• Once Gerry Smith, our Head of Delegation, made a private proposal to their Head of Delegation. It went something like: “We both have nuclear weapons, and it’s in our mutual interest that they be kept safe and secure. Neither of us would want an incident or an accidental use of nuclear weapons. We are prepared to share information on safety and security measures for nuclear weapons with you, on a mutually agreed basis.”
    – Nothing was heard for a couple of weeks, and we were instructed to ask our counterparts whether they had a response to our initiative. So, I asked the Admiral. “Are you prepared to discuss safety and security of nuclear weapons with us an a mutually agreed basis?”
    – He said: “Nyet.” That was the entire text of substantive discussion I had with him over the course of the talks.
    • Strategic reserves are the force to “win the last battle.” They can be used only in two situations: to secure a certain victory, or to avert a certain defeat. In other words, they can’t be used, because neither side would ever find itself in either situation. Therefore, they must be saved in reserve.
    • To be useful, they must be of a size and strength that can end the war; they must be fully controllable under any scenario; and they must be secure.
    •. The implications:
    – If the Russians are losing in the war at large, attacking their strategic reserve offers no leverage, for they will use it to avoid defeat. This is the most dangerous scenario, for they will see the correlation of forces turning strongly against them, and might take great risks.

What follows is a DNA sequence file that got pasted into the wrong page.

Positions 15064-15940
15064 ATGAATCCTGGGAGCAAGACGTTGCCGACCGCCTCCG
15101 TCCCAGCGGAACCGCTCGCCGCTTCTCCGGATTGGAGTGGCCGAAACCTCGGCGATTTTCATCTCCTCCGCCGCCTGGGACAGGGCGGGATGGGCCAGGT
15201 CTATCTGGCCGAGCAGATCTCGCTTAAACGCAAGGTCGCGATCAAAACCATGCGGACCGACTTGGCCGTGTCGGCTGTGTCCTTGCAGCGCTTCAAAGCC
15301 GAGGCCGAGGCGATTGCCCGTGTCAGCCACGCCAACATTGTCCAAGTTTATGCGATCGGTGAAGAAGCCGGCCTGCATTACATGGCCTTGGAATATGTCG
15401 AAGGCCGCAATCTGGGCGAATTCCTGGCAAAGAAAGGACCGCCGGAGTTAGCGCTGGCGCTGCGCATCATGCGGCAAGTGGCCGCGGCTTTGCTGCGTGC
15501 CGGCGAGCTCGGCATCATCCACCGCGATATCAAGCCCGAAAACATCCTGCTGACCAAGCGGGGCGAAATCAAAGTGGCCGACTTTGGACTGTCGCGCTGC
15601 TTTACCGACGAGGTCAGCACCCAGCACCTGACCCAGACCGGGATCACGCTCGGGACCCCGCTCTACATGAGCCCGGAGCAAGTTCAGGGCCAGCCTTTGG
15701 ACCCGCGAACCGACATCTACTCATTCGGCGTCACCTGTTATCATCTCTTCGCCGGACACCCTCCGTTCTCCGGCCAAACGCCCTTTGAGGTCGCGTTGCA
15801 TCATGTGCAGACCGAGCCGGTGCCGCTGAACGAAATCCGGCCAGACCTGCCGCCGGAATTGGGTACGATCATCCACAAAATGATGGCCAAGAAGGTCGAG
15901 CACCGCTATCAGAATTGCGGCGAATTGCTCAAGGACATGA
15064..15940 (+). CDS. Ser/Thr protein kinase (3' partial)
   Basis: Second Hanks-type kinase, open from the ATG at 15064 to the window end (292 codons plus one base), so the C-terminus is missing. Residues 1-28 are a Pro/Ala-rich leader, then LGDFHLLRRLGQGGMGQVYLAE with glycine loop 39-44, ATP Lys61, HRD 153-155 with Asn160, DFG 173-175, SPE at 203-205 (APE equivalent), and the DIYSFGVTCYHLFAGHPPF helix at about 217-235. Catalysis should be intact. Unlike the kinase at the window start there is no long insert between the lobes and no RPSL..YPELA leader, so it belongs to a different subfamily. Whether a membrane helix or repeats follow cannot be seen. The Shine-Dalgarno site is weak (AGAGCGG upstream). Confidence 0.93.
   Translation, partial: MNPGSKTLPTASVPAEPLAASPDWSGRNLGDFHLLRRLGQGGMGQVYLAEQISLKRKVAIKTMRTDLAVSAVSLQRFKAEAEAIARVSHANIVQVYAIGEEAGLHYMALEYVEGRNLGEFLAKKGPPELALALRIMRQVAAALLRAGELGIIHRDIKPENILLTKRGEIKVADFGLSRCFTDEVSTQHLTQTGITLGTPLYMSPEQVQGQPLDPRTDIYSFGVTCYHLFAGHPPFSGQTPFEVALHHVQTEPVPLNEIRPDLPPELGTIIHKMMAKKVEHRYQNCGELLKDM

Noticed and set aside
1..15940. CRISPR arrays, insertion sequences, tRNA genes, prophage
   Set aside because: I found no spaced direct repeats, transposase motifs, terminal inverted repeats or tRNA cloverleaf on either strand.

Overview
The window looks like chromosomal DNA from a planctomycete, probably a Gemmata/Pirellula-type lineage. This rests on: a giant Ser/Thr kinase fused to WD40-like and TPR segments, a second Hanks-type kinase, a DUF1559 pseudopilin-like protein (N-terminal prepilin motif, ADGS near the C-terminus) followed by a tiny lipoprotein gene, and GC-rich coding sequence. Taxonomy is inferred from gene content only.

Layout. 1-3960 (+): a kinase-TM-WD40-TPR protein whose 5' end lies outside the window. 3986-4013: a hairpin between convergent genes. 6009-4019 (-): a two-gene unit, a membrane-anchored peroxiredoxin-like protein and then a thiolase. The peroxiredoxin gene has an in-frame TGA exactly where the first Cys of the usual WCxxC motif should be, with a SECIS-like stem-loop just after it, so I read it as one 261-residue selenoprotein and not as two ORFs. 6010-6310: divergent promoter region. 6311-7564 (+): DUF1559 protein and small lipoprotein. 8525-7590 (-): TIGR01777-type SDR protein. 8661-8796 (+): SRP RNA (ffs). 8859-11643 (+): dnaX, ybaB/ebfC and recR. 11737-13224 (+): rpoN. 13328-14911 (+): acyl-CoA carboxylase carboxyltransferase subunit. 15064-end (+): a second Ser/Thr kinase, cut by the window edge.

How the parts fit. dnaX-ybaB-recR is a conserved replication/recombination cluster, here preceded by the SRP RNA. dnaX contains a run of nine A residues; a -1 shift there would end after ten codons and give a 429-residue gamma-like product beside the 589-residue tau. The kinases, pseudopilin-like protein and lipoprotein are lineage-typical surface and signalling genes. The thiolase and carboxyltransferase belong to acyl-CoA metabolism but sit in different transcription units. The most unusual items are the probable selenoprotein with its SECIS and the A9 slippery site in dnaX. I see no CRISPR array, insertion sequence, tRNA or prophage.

– If they are winning, attacking the strategic reserve will not cause them to use it. The Posen “use it or lose it” notion makes no sense whatsoever in this scenario. The Marshals in the Kremlin would say to themselves: “Today the probability of an RV falling on my head is “X”; if I use the submarine launched missiles to avert their loss, the probability of an RV falling on my head is “Something LARGE.” Since I am winning, it doesn’t seem to be a good idea. Better to defend them more strongly—put them in tunnels (which we saw!).
    This is all about nuclear warfighting strategy, far down the time line from MAD–which reminds me:
    When I was on the SALT delegation, I had this exchange about nuclear warfighting with another member of the delegation from the State Department.
    Said I: “What if deterrence fails? What then?”
    Said he: “That’s the point. Deterrence can’t fail. That’s what MAD is all about.”
    Said I: “But what if deterrence fails?”
    Said he: “You weren’t listening.”
    Said I: “Yes I was. You didn’t answer the question.”
    End of conversation.

    I have had exchanges with Brad Dismukes on this subject. He argues that the whole idea of strategic ASW is a bad idea, and we ought—for the sake of strategic stability—to announce that we will not undertake it.

    I think there is much leverage to be gained by keeping it, even as a declaratory strategy. Furthermore, if we were to declare that it was off our strategic menu, they wouldn’t believe it anyway.

    It’s much like a “No First Use” declaration. Such has been Russian declaratory policy for decades. We don’t believe it, of course, because we can’t believe it. They think it has political value, but it doesn’t pass the “So What?” test for me.


  2. Roger, many thanks for your inside view of the issue of strategic ASW — and others related to it. Of the many gems in your comment, I especially like (and agree with) the observation that “if we were to declare that [strategic ASW] was off our strategic menu, [the Russians] wouldn’t believe it anyway.” Amen.